As international and even domestic trade gets restricted in the wake of the coronavirus pandemic, the world is realizing more than ever: local sourcing isn’t just great marketing, it may be required.
The trend towards more sustainable practices and locally-sourced ingredients has been happening for years. But the disruptions resulting from the world’s hyper-connectedness in the wake of COVID-19 are going to linger in our collective psyche for decades to come.
The good news for those who are willing to invest in their culinary education: when restaurants reopen, they’ll need people who can see the big picture, think strategically, and implement programs that speak to consumer wants. As you’ll see, sustainable best practices, including local sourcing, are extremely important to consumers. And taking advantage of those trends can be profitable and rewarding.
This article describes how you can shift your restaurant’s operations to follow more environmentally-conscious practices, and we introduce you to Auguste Escoffier School of Culinary Arts’ unique Farm To Table® Experience. But first: why is sustainability such a great idea?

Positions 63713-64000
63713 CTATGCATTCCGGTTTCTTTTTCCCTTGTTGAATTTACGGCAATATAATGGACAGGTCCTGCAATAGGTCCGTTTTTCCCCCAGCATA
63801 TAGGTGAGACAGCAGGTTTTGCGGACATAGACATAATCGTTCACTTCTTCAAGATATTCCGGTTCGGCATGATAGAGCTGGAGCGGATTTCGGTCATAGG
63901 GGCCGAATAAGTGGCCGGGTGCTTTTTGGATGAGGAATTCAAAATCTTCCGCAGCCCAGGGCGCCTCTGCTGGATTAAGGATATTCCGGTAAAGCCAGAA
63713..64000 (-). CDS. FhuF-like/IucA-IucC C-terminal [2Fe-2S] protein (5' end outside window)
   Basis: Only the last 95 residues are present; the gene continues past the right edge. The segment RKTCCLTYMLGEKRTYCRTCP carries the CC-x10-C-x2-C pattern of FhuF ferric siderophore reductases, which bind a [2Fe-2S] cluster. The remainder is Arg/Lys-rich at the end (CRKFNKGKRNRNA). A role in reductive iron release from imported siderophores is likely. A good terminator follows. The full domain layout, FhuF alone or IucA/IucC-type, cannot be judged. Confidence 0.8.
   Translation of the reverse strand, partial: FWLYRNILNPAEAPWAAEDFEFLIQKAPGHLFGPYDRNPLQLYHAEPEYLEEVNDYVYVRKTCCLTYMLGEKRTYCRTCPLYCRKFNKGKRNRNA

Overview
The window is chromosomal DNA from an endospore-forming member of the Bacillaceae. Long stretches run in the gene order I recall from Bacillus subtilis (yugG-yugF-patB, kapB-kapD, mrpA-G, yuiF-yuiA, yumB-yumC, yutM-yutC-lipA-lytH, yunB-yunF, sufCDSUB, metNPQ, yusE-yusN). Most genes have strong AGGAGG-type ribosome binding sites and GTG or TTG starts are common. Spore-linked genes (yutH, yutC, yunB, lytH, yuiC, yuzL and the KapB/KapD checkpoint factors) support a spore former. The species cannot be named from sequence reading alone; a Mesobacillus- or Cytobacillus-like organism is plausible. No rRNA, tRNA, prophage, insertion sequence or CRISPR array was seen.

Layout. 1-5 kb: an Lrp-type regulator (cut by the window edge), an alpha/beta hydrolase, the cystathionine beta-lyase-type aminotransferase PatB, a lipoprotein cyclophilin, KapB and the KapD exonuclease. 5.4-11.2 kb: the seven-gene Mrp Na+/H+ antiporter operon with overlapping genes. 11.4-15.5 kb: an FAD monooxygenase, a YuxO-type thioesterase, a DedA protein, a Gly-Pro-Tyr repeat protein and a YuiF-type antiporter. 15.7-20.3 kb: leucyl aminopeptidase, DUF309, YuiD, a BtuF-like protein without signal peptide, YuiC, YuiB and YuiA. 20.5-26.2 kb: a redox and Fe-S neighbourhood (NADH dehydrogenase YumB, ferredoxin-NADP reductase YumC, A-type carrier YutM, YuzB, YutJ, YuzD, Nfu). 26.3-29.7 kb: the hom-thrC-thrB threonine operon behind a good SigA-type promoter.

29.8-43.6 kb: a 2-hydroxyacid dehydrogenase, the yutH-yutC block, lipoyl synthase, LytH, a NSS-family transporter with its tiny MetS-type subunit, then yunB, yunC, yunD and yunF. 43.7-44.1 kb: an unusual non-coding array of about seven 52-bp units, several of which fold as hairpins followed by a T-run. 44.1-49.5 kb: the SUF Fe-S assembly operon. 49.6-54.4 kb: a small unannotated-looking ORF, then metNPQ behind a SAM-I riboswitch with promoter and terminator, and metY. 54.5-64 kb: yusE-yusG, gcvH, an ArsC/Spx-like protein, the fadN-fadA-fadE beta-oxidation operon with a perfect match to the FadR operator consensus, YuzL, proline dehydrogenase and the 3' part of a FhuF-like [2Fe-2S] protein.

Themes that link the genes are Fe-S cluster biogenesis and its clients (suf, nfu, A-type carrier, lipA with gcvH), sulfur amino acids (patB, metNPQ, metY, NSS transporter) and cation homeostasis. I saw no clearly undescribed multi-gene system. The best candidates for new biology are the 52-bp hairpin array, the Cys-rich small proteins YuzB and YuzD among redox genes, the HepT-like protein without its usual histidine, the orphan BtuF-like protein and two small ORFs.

Because The Customer Is Always Right
You only have to look at the exploding popularity of plant-based “meat” to understand how consumer appetites are shifting. While roughly 5% of diners in the United States identify as vegetarians, fast food, family and fine-dining restaurants are rapidly adding meat alternatives to their menu. Why?
Because customers believe it’s better for the environment. A 2015 study found that over 80% of consumers are dedicated to making choices that reduce their own impact on the environment, and 51% of them were willing to pay more for products that satisfied their new consumer ethics.